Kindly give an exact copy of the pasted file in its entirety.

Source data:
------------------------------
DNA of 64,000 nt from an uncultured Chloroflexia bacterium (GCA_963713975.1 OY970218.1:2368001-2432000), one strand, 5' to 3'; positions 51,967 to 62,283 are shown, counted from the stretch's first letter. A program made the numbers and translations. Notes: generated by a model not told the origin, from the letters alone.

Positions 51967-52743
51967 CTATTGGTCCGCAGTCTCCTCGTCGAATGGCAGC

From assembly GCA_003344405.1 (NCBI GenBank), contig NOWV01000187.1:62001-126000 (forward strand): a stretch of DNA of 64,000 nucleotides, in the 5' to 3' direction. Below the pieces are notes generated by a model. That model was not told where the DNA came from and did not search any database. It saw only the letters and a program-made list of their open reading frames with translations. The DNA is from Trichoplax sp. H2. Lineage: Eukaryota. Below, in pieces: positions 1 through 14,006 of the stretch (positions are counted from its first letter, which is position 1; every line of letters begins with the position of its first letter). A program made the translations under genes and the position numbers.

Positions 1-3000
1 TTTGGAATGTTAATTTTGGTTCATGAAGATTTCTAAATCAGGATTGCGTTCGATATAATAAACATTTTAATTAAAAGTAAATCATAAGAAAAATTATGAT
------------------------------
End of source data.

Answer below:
DNA of 64,000 nt from an uncultured Chloroflexia bacterium (GCA_963713975.1 OY970218.1:2368001-2432000), one strand, 5' to 3'; positions 51,967 to 62,283 are shown, counted from the stretch's first letter. A program made the numbers and translations. Notes: generated by a model not told the origin, from the letters alone.

Positions 51967-52743
51967 CTATTGGTCCGCAGTCTCCTCGTCGAATGGCAGC

From assembly GCA_003344405.1 (NCBI GenBank), contig NOWV01000187.1:62001-126000 (forward strand): a stretch of DNA of 64,000 nucleotides, in the 5' to 3' direction. Below the pieces are notes generated by a model. That model was not told where the DNA came from and did not search any database. It saw only the letters and a program-made list of their open reading frames with translations. The DNA is from Trichoplax sp. H2. Lineage: Eukaryota. Below, in pieces: positions 1 through 14,006 of the stretch (positions are counted from its first letter, which is position 1; every line of letters begins with the position of its first letter). A program made the translations under genes and the position numbers.

Positions 1-3000
1 TTTGGAATGTTAATTTTGGTTCATGAAGATTTCTAAATCAGGATTGCGTTCGATATAATAAACATTTTAATTAAAAGTAAATCATAAGAAAAATTATGAT